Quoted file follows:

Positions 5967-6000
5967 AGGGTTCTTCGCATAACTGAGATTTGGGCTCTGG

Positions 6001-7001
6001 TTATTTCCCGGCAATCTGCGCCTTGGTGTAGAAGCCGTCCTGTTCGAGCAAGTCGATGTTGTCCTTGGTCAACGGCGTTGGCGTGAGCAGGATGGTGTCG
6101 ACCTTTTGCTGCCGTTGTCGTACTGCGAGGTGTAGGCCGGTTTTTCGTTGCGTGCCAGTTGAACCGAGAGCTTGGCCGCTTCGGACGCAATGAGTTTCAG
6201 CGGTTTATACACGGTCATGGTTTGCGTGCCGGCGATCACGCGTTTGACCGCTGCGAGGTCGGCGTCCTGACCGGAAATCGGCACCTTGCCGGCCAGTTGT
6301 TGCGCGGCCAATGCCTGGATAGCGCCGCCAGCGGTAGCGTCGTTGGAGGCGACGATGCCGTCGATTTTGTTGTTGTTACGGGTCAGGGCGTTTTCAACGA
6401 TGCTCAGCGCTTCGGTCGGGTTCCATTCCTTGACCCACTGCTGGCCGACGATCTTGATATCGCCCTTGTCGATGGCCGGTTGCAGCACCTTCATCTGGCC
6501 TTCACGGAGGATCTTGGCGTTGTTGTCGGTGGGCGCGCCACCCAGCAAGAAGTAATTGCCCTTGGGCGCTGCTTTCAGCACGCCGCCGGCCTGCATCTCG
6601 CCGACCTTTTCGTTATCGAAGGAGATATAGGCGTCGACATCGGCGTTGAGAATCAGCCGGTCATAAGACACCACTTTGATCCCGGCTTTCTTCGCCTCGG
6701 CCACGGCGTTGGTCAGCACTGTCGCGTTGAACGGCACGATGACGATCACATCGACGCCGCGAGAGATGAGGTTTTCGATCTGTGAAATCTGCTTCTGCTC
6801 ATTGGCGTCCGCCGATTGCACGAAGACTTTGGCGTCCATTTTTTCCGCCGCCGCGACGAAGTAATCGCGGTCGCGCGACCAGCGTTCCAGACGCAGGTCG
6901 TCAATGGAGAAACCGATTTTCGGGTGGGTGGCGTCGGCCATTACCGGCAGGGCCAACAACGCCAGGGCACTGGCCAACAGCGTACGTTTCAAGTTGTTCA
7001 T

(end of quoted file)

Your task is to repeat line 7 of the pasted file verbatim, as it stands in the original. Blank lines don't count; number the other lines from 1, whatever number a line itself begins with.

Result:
6301 TGCGCGGCCAATGCCTGGATAGCGCCGCCAGCGGTAGCGTCGTTGGAGGCGACGATGCCGTCGATTTTGTTGTTGTTACGGGTCAGGGCGTTTTCAACGA